X-Message-Number: 25990
From: "Basie" <>
Subject: "swiss cheese effect"
Date: Fri, 8 Apr 2005 23:44:55 -0400

 Interesting advise.


This is a quote!

" I am sectioning fresh rat spinal cords on our cryostat at -20C, and after 
histochemical tests the slides show lots of holes. Is there a way to ensure 
that holes do not develop on the sections?

  You also mentioned that you are dipping them in isopemtane to keep them 
cold and freezing them in OCT.. Holes in the tissue, called "swiss cheese 
effect" are a well known phenomena in histology of brain. They are also 
called freezing artifact, caused by large ice crystals forming and rupturing 
cell membranes. There are many ways to control them. Another possible cause 
of something like this is autolysis caused by delayed fixation (you are 
using fresh tissue, fixation is freezing the tissue). The time from when the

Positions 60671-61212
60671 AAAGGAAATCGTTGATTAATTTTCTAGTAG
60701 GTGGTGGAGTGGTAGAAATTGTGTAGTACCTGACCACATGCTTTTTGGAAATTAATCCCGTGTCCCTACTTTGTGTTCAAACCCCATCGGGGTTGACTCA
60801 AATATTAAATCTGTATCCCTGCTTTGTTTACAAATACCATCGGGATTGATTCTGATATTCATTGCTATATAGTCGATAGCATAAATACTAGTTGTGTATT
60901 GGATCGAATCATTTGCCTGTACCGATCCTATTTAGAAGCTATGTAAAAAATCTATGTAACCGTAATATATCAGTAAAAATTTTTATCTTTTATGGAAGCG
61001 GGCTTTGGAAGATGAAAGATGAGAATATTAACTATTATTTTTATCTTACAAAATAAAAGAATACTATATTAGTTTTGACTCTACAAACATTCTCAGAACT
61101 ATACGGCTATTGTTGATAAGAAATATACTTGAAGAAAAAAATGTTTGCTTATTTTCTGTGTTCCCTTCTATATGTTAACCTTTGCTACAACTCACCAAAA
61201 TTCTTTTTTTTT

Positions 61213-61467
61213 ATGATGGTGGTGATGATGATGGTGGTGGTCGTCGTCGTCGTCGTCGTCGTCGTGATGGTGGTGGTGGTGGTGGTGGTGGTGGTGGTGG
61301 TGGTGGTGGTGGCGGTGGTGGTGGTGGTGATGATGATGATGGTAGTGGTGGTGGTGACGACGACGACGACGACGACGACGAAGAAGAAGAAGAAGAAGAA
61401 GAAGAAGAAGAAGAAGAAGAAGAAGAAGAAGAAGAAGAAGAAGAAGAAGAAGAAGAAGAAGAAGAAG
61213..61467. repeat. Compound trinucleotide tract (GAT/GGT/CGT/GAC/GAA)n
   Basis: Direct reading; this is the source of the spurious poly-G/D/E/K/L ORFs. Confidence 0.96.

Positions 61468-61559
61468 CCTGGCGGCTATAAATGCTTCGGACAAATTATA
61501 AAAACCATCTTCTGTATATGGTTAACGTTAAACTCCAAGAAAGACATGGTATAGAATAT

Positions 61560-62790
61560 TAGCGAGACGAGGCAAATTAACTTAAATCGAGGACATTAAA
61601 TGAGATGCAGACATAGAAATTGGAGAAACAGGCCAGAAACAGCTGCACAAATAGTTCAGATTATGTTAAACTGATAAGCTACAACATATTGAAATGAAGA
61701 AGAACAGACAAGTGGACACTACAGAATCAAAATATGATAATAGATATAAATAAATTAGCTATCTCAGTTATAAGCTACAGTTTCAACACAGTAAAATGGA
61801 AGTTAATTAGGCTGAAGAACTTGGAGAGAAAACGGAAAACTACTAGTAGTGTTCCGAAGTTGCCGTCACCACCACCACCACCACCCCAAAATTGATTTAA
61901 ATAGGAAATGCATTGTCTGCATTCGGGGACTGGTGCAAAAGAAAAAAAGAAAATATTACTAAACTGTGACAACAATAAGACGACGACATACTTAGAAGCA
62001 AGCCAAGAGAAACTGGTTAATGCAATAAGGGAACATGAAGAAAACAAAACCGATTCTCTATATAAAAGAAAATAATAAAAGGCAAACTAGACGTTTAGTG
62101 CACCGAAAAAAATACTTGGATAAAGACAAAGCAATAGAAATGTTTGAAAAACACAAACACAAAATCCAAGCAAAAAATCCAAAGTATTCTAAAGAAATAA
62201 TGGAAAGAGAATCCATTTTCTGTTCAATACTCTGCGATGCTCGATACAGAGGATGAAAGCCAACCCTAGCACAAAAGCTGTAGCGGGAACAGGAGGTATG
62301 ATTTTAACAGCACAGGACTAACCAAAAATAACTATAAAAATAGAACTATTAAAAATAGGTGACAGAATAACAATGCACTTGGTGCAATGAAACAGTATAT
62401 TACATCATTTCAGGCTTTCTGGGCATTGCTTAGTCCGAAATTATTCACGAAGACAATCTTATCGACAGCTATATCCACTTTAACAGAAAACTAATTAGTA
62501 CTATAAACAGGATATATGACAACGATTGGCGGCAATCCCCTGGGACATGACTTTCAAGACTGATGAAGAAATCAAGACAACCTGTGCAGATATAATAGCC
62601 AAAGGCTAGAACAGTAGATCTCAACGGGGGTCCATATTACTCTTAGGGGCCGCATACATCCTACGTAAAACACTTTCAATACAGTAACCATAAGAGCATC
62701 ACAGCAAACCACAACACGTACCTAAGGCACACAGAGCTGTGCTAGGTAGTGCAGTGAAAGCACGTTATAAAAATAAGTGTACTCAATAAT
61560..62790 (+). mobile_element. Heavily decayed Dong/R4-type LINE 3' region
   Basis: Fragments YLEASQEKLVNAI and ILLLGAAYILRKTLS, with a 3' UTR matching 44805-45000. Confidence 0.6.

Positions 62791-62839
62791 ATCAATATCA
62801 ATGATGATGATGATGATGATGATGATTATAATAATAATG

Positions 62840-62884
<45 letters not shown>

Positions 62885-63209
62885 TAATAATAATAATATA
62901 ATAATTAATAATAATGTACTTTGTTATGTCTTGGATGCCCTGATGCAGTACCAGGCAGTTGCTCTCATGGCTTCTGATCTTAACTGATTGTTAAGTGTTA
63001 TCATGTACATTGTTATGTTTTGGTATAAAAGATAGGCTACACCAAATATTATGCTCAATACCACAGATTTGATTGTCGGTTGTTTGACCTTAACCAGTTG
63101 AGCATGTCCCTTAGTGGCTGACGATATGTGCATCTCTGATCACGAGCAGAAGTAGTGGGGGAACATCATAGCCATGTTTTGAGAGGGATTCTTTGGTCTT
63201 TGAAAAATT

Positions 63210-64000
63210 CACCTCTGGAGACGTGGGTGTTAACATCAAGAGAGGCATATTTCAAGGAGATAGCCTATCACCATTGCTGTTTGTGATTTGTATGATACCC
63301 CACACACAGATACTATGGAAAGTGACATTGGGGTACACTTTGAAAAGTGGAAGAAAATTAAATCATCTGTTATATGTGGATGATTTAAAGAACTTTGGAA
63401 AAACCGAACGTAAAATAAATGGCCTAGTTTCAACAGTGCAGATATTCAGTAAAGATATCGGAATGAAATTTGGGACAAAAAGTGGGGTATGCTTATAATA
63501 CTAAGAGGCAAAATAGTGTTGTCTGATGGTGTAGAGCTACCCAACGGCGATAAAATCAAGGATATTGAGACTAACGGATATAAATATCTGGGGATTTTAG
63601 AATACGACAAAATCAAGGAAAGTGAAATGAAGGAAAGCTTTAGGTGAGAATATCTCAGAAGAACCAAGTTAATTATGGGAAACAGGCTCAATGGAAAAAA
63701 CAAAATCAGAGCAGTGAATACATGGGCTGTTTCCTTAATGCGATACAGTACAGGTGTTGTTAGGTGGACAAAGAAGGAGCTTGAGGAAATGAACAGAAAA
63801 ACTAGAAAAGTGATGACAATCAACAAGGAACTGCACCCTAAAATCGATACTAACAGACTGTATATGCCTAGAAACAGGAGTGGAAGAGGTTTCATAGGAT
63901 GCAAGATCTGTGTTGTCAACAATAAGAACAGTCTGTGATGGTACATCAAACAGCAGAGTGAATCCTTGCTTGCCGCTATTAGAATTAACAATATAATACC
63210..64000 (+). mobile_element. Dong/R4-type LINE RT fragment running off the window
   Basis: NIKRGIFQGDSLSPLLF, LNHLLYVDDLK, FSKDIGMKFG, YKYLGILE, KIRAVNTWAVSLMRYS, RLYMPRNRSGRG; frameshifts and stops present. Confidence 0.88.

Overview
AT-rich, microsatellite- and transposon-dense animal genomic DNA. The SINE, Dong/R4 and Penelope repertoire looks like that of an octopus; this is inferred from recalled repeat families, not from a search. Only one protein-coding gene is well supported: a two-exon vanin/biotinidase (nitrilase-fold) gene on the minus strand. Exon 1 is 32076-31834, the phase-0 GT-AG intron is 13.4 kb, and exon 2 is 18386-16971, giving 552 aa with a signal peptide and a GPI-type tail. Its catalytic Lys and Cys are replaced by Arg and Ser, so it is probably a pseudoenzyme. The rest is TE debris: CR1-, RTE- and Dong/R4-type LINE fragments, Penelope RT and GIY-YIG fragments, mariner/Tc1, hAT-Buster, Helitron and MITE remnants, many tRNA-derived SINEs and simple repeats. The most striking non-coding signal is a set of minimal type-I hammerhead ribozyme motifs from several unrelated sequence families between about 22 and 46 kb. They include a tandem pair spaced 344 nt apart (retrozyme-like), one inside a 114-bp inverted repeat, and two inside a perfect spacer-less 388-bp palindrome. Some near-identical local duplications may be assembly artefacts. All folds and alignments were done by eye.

tissue might be expected to become anoxic, until it is fully frozen, must be 
minimized. Rapidly frozen tissue (3 or 4 seconds to solid) has small 
crystals that do not cause freezing aritifact. This requires immersion 
in -80 C or colder fluid, or complete embedding in powdered CO2. Cold (-80 
C) isopentane is great for full immersion of the tissue. Howeve, if after 
being so frozen, the tissue sits around at -20 for a long period, overnight, 
say, small crystals will reform and become large crystals, and you will be 
back to freezing artifact, even though you initially froze fast. Examine 
your procedure. Freeze in morning by full immersion in -80 C isopentane. 
Place the tissue in the cryostat to warm up to cutting temperature. Begin 
sectioning as early as possible without getting shatter artifact. Finish 
that day, or re-store at -80 C. Freeze the tissue by immersion as soon as 
you can, even piling dry ice over it while it is still in the animal, then 
extracting it. One frozen, put a little refrigerated (4 C) OCT on a 
refrigerated pedastal, then drop the tissue on and dip the pedastal to quick 
freeze the OCT. You probably do not need to fully embed in OCT. Let me know 
if this helps."

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